The basic premise of capitalism has always been scarcity. Economists see deprivation, or “opportunity cost,” or the necessity of giving up something one wants in order to have something else instead, as the primordial – and necessary – condition of humankind. Even when we do not suffer from absolute want, we are still menaced with the fate of Buridan’s ass, which starved to death because it could not decide between two equally desirable sources of food. Such is the underlying premise of all neoclassical economics, including Virginia Postrel’s fantasy of consumer plenitude. Life is a matter of making difficult “choices,” as we measure costs and benefits “at the margin.” Aesthetic style, Postrel warns us, “is still one of many different possible goods. Choosing more aesthetic value means forgoing some alternative. The age of look and feel, like every other era, demands trade-offs.” Even in the Age of Aesthetics, we are still compelled to economize, to prioritize, and to sacrifice.
The classical justification for capitalism is precisely that it generates maximal returns from its presupposed initial conditions of scarcity. Scarcity is equivalent, in theological terms, to original sin. We can never know abundance, because we have been expelled from the Garden of Eden. “In the sweat of thy face shalt thou eat bread, till thou return unto the ground.” No matter how affluent we become, we are still condemned to a form of life in which every decision we make, and every action we take, involves a concomitant sacrifice. This is the way in which Weber’s “Protestant Ethic” – that old Calvinist/Puritan asceticism, with its valuation of toil and rejection of waste and expenditure – still persists in the frenzied consumer capitalism of today. Even for F. A. Hayek, the intellectual godfather of postmodern free-market ideology, with his vision of the market as a marvelous information-processing, self-organizing, and evolving system, the bottom line is still that the market is good and right because it subjects “man” to “the bitter necessity of submitting himself to rules he does not like in order to maintain himself against competing groups.” Producers must always battle over limited resources, and consumers must always decide how to allocate limited means. The Malthusian/Darwinian struggle of market competition is supposed to ensure that these resources are used, and these means expended, as efficiently as possible. Abundance would cause market rationality to fail, just as it would put a stop to the process of natural selection. It is only insofar as scarcity continues to work as a goad and a spur, so that “the discipline of the market” remains in full force, that production and innovation are able to continue.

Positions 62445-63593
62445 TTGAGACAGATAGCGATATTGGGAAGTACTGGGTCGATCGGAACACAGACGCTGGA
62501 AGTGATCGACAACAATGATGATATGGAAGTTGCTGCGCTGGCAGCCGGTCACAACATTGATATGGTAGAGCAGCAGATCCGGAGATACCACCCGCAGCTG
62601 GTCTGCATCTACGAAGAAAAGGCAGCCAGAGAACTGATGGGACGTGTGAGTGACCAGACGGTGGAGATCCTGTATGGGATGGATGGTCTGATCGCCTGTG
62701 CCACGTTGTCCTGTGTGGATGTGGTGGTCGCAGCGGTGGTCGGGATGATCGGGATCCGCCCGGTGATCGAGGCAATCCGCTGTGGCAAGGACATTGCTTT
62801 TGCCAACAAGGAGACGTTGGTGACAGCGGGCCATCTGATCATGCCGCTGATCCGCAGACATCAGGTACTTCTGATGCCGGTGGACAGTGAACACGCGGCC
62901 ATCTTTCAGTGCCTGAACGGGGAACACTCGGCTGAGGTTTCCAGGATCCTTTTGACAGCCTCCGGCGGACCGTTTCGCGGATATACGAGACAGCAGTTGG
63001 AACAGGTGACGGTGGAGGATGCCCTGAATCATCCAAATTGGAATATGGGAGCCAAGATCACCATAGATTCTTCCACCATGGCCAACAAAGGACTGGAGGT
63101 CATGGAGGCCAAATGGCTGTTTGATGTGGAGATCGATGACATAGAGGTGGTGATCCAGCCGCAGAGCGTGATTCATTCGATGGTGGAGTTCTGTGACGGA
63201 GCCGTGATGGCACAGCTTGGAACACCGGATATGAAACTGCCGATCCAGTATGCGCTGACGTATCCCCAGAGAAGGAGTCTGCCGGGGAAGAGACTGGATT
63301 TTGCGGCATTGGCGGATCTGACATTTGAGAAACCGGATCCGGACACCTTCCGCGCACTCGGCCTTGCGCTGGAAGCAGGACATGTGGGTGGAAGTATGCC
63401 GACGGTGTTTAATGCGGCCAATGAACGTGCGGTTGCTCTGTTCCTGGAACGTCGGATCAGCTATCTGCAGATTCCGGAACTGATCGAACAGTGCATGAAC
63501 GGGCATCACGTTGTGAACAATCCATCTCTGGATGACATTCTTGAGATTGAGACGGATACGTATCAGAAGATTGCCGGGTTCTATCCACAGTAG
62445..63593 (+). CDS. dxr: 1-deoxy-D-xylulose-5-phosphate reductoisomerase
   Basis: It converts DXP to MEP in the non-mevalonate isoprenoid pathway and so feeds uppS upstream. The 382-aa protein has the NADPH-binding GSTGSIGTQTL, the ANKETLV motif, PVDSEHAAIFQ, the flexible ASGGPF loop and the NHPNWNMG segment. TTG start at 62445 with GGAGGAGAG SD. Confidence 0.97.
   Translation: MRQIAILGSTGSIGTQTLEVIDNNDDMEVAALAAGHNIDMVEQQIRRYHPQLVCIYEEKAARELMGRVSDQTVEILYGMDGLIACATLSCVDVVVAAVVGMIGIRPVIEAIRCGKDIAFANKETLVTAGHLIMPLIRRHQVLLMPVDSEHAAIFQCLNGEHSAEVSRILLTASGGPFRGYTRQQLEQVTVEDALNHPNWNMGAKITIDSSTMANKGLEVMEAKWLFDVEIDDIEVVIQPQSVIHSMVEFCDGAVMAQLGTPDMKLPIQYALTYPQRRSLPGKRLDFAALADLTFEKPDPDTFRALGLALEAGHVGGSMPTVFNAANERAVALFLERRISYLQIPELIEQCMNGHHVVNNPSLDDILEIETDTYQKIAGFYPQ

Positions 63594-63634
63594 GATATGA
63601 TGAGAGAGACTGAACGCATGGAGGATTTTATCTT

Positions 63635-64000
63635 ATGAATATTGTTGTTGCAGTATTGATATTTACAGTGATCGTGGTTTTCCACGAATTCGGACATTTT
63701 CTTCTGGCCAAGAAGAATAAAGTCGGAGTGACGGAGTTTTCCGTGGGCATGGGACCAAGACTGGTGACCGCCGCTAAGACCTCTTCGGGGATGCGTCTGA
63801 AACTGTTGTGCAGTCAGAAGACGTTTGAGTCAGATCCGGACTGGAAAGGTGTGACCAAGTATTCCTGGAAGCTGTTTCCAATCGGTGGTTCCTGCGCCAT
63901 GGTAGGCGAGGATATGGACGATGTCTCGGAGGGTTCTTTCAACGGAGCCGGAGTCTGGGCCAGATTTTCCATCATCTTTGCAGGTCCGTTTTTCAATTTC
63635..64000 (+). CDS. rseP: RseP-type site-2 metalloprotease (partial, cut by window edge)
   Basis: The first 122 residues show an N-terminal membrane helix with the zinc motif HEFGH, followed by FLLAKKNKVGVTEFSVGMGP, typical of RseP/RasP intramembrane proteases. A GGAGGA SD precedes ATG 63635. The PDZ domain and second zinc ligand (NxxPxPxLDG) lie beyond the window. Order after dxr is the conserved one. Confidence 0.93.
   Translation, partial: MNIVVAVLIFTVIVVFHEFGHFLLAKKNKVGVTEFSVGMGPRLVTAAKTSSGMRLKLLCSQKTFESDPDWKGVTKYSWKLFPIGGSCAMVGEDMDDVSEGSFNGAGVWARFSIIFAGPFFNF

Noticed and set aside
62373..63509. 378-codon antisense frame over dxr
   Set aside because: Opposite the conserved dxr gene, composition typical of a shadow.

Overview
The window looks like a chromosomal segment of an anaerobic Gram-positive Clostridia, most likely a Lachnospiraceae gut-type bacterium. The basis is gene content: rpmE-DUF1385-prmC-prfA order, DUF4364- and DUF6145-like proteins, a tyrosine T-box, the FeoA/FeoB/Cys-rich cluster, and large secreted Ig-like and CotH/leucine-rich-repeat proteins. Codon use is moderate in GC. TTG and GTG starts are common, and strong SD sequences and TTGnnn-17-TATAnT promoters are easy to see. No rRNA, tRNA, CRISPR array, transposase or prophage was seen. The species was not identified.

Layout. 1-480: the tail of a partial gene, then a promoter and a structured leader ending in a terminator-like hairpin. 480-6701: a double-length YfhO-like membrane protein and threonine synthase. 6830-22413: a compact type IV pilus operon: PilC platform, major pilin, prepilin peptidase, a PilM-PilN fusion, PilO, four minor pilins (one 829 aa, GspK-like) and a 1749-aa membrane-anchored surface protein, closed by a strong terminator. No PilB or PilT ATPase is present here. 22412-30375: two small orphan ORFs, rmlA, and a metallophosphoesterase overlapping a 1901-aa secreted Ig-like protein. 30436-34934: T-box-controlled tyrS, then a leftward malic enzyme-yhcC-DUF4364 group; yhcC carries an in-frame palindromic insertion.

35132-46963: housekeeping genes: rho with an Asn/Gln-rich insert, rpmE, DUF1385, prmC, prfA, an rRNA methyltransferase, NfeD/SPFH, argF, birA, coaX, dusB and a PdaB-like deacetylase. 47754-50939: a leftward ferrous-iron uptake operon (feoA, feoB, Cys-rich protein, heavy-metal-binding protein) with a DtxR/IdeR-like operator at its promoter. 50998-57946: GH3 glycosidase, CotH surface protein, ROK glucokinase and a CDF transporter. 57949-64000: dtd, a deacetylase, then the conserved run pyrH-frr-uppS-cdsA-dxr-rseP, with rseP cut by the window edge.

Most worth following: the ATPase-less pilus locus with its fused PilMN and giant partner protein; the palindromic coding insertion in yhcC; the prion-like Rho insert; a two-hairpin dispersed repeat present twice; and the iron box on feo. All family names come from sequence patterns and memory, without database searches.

Even Marx and Engels are far from despising this logic. In the Communist Manifesto, they note how toil driven by scarcity has created unprecedented accumulations of wealth. They celebrate how “modern industry has established the world market,” and how the capitalist mode of production has brought into being “more massive and more colossal productive forces” than ever before in history. Marx and Engels evince no nostalgia for pre-capitalist modes of production. Nor do they condemn capitalism, as many later critics have done, for multiplying artificial needs. The impact of capitalism, Marx and Engels say, is revolutionary; and to this extent the system is something to be praised and admired, rather than scorned. For “the bourgeoisie cannot exist without constantly revolutionising the instruments of production, and thereby the relations of production, and with them the whole relations of society.”